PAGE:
A remote possibility might be Astronauts4Hire. According to their web site, the non-profit is incorporated in Florida, although their contact address is in Redondo Beach, California. “A4H’s principal service is to train its members as professional astronaut candidates who can assist researchers, payload developers, and spaceflight providers with mission planning and operations support,” the web site states.

Another dark horse might be Space Adventures, which arranges for private citizens to train on Russian Soyuz simulators.

According to the press release, this private flight will occur after NASA certifies the Dragon for its commercial crew program. On paper, that would occur sometime by the end of 2018.

Today's announcement comes just a few days after NASA announced the agency will study delaying its first Space Launch System test flight so that the Orion capsule and service module can be human-rated to carry two crew members on a mid-2019 circumlunar mission.


Listen to the February 24, 2017 NASA teleconference discussing the 2019 crewed lunar mission study.

The study was directed in response to inquiries from the Trump administration's NASA transition team. It's far from certain at this late date whether human-rating the system would be practical, much less safe. It would delay yet again a mission ordered by Congress in 2010 to launch no later than December 31, 2016.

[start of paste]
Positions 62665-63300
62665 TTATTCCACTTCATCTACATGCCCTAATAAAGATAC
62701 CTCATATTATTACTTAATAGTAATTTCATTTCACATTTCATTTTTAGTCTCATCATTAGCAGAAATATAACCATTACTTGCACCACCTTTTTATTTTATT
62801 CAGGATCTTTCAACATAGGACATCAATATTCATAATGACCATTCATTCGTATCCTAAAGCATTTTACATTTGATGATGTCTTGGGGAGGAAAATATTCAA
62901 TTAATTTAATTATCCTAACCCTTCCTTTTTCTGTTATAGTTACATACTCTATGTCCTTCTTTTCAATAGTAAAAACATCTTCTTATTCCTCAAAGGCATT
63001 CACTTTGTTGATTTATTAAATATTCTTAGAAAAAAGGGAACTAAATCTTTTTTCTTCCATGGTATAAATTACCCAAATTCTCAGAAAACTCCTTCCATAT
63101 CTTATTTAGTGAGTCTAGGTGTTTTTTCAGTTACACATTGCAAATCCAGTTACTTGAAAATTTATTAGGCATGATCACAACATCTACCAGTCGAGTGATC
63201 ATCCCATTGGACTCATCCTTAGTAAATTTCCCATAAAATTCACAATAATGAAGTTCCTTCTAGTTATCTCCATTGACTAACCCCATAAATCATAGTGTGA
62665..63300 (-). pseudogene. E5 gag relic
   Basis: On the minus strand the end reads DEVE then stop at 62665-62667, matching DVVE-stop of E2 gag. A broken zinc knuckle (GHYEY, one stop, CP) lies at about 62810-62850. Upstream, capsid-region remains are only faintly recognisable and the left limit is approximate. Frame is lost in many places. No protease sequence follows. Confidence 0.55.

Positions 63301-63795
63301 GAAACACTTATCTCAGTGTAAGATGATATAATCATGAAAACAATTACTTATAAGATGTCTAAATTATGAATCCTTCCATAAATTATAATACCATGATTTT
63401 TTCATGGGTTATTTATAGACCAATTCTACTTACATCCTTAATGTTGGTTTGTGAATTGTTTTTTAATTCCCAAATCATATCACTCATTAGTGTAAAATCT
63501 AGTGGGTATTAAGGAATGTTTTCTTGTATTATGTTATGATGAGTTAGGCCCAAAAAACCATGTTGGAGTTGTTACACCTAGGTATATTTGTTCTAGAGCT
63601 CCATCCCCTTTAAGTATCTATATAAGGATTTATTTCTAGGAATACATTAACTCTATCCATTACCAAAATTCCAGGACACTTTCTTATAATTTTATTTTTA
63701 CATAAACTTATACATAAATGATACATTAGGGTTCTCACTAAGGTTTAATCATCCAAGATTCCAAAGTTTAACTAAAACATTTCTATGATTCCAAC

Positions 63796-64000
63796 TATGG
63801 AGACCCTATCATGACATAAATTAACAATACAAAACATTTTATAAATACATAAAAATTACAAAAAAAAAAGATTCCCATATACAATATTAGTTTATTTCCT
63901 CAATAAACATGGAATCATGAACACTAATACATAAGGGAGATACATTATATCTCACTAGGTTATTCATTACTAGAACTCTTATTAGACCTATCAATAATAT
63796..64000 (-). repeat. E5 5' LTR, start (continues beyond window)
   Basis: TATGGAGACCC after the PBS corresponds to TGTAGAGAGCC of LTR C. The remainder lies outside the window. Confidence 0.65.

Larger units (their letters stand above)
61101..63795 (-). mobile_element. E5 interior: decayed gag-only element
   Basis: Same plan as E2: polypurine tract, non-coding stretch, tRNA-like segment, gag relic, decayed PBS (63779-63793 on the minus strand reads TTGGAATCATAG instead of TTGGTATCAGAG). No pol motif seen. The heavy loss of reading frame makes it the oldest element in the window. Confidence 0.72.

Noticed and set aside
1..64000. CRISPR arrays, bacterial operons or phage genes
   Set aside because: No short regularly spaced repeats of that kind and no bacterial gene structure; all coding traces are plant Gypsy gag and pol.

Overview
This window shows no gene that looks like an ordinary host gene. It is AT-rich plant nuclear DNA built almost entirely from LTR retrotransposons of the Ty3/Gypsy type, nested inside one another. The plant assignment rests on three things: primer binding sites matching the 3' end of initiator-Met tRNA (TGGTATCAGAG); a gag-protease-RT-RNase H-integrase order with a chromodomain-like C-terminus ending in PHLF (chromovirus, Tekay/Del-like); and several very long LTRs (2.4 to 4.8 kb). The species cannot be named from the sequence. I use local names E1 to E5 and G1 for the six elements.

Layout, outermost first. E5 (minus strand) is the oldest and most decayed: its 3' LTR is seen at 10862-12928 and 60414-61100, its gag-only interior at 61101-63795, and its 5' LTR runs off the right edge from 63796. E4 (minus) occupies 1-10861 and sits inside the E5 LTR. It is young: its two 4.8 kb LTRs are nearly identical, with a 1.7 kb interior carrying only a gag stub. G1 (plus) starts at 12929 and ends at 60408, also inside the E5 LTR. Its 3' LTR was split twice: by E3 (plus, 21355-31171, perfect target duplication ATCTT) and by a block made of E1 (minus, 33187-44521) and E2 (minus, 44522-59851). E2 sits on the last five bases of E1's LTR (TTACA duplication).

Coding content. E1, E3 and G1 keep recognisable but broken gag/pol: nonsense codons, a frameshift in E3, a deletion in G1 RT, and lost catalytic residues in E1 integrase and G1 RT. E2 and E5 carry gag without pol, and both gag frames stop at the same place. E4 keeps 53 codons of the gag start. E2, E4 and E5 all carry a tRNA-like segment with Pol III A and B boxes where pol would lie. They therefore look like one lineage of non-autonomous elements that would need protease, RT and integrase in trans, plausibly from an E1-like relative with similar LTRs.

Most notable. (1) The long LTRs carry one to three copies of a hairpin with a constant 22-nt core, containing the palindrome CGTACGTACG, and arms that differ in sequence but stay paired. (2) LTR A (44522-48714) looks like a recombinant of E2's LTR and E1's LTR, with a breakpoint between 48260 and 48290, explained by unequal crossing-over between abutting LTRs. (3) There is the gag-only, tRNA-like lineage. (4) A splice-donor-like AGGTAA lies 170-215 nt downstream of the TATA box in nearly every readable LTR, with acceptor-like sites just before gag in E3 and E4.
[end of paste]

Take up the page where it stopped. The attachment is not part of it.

Training two civilians in a year to be skilled astronauts capable of surviving a circumlunar mission seems like yet another audacious idea from Mr. Musk. It assumes that the Falcon Heavy technology will have matured, as well as the crew Dragon. Perhaps the most audacious assumption is that the FAA will license this.

But significant anniversaries approach for the Apollo program. December 2018 will be the fiftieth anniversary of the Apollo 8 circumlunar mission. July 2019 will be the fiftieth anniversary of Apollo 11 and the first landing of humans on the Moon. Maybe the two customers are motivated by those anniversaries.

In my opinion, this mission will have more credibility once we know who are the customers, who will train them, and we've seen that Falcon Heavy can fly.

But where Golden Spike failed, SpaceX may succeed. Stay tuned.